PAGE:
Another thing dogs may get into from time to time is activated charcoal or carbon.  The stuff is sometimes contained in small plastic cylinders included in packs of dog treats, chews, or your favorite beef jerky.  The charcoal will not be toxic to your pup.  Activated charcoal is sometimes used to induce vomiting in dogs to empty their stomachs when they’ve eaten something toxic.  However, the small amount of charcoal contained in one cylinder isn’t enough to do that.  

The danger lies with the cylinder.  If your dog swallows it, it can block the intestines, especially in smaller dogs whose digestive channels are narrower and therefore more prone to obstructions.  Also, chewing on the cylinder can lead to damage inside your dog’s mouth.  Call your vet if you have concerns about your pet’s digestive or oral health.

What If My Dog Ate Some Other Kind of Oxygen-Absorbing Substance? 

Some dried or pre-prepared foods come with little packets to keep them from going rancid (a process called oxidization).  These packets absorb oxygen to prevent or slow down the oxidization process.  These small pods contain carbon, sodium chloride, and iron powder.  Oxygen-absorbers that don’t have elemental iron probably won’t harm your dog.  Non-elemental iron will most likely turn to rust by the time your dog consumes it.

However, elemental iron is highly toxic to dogs.  If the packet in question contains elemental iron, it will probably be in the form of brown or rust-colored pellets.  They are magnetic, which is how you can tell them apart from dyed silica and other types of oxygen absorbers.  Because of its corrosive properties, this kind of iron can do considerable harm to the digestive tract.  After ingesting it, your dog will probably vomit, and the contents may contain blood.  What’s so alarming about iron poisoning is that symptoms can show up anywhere from one to five days after consumption, so you may not know right away that anything is wrong.

See also  Top 20 Best Spotted Dog Breeds Revealed

Iron poisoning can lead to serious health problems, such as hepatoxicity (liver damage) and shock.  Some canines also develop metabolic acidosis, which makes the body more acidic.  The risk of poisoning is highest in dogs weighing less than 15 pounds.  Larger dogs are much less susceptible to iron poisoning unless they’ve consumed large amounts of the metal.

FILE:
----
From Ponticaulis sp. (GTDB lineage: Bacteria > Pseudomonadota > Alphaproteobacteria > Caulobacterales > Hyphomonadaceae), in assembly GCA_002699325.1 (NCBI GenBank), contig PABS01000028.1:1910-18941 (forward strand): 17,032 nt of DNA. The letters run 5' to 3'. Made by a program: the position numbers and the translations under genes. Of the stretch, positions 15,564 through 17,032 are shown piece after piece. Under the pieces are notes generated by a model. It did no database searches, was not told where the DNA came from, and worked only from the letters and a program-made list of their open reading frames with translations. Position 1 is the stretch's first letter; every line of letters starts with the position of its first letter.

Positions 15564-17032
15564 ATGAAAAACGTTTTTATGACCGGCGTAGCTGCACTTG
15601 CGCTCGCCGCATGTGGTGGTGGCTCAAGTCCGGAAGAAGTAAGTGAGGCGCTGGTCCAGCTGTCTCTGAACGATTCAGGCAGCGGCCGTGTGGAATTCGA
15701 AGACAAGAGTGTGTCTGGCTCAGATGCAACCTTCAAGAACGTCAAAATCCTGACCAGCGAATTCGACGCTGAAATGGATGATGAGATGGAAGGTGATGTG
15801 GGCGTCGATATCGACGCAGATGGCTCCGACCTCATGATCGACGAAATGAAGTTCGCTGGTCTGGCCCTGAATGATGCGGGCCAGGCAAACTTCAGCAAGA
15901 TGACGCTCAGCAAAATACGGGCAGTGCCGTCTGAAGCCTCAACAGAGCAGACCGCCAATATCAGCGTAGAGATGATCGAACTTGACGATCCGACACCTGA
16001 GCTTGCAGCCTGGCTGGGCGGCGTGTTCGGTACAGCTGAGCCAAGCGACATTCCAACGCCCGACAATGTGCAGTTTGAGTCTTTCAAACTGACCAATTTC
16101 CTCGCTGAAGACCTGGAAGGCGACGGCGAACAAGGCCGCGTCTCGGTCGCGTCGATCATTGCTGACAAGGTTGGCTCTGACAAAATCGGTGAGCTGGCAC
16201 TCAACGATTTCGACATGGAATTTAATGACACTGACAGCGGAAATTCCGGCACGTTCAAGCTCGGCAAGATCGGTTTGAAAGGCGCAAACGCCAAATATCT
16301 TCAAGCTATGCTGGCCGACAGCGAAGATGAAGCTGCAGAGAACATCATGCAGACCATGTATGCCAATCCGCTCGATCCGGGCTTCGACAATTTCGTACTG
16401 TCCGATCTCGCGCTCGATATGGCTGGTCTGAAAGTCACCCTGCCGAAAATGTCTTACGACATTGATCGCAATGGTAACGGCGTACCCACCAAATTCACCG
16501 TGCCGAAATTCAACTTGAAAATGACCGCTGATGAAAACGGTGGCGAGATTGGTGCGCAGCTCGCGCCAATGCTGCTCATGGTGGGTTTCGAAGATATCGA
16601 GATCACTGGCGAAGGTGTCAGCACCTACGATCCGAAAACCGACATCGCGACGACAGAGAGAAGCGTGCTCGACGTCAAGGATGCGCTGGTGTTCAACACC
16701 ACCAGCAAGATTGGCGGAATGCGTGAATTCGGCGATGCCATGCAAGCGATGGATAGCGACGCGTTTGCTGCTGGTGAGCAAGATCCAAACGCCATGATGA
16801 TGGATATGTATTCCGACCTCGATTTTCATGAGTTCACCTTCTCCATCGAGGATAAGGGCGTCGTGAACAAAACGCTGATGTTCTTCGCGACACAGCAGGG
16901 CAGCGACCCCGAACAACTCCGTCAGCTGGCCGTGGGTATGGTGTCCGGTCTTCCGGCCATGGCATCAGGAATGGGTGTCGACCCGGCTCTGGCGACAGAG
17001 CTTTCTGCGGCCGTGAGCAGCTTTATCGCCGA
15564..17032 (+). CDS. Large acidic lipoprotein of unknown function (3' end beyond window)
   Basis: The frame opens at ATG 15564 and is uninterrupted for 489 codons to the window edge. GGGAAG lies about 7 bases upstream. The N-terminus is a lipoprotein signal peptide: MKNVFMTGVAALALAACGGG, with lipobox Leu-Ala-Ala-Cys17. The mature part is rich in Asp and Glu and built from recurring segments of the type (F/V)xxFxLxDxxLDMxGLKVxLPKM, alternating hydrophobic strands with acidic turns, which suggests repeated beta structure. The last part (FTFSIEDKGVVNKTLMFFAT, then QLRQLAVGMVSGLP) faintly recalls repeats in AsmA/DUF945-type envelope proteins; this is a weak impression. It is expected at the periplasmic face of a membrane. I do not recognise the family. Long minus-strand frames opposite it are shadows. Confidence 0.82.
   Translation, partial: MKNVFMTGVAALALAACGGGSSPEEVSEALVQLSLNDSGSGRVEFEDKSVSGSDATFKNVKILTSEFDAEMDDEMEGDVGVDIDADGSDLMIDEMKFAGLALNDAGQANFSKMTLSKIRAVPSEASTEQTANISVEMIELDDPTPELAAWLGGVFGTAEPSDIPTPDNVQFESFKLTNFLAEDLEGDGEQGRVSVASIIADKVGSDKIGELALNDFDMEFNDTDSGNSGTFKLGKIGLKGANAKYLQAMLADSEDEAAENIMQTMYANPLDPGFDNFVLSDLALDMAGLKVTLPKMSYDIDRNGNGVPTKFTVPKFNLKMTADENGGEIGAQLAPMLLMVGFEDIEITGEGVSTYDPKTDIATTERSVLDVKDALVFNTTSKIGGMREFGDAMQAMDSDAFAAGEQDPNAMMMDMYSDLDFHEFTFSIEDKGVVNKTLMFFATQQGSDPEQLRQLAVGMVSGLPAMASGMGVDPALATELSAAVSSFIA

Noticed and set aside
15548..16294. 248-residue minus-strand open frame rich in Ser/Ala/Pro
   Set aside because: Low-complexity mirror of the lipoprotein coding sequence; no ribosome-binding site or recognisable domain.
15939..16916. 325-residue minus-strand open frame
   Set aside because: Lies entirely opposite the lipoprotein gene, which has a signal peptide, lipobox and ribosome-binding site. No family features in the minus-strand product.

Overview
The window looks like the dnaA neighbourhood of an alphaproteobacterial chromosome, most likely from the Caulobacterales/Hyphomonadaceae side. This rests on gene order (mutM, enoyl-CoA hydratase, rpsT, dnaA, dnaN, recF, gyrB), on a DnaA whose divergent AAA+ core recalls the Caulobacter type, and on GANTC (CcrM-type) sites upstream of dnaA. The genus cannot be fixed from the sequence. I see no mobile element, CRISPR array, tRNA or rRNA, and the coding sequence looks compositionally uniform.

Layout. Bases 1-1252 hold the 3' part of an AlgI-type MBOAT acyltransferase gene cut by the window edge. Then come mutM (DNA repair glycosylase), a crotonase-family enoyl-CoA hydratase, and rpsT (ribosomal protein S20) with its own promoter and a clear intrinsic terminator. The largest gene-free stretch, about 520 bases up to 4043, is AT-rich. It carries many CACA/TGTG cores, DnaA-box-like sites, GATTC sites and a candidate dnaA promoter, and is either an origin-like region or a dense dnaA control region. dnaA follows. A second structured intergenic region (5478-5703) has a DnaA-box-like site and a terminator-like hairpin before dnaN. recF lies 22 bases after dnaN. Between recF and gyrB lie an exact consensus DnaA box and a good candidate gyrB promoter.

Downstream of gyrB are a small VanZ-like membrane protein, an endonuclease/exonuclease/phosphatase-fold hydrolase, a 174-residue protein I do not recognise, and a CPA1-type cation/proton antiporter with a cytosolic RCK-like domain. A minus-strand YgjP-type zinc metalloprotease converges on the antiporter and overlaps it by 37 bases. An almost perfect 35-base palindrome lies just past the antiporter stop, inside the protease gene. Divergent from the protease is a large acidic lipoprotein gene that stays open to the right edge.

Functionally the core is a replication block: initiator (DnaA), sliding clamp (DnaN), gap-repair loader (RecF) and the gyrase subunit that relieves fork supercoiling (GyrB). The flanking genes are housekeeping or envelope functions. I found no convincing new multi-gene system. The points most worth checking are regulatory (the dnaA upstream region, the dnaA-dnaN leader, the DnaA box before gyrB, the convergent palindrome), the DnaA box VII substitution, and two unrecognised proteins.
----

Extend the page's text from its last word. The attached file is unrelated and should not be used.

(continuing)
Is silica cat litter toxic to dogs?

Silica cat litter shouldn’t pose any hazards if consumed by dogs (or cats, for that matter).  It may not have any impact at all.  Worst-case scenario: your pet may have an upset stomach for a bit, but the litter should quickly pass through their system.

What about the clumping kind of silica cat litter?

Silica cat litter with clumping capabilities can be more problematic; as the little mounds form when wet.  Therefore, these will develop inside your pup’s intestinal tract.  A few crystals eaten may lead to constipation, but a large helping of litter can cause intestinal blockages.

If my dog ate something harmful, should I induce vomiting at home?

Trying on your own to get your pup to vomit is not recommended.  If your dog swallowed a large object, it could become lodged in the esophagus as it comes up.  There’s also the risk of aspiration or using the wrong substance to induce vomiting.  DIY methods are usually much more of an ordeal for your dog than what’s done by a professional.  

Are poinsettias bad for dogs?

Many people hold to the idea that poinsettias are toxic to cats, but what about dogs?  The plants won’t do any long-term harm to either animal.  They can cause minor digestive problems, but the symptoms usually go away on their own.

Is fertilizer toxic to dogs?

It can be, especially if it contains iron.  The risk is higher if the iron concentration exceeds 5%.  Insecticides or pesticides can also be toxic.  If your dog noshes on some fertilizer, call your veterinarian and list the ingredients your dog ingested.

Photo of author

Kevin Myers

Kevin Myers is a passionate animal lover, pet enthusiast, and dedicated writer. With over a decade of experience as a professional pet blogger, Kevin has gained a wealth of knowledge and insights into the world of pet care. He firmly believes that every animal deserves a loving and nurturing home, which has driven him to adopt and foster numerous pets throughout the years.

Leave a Comment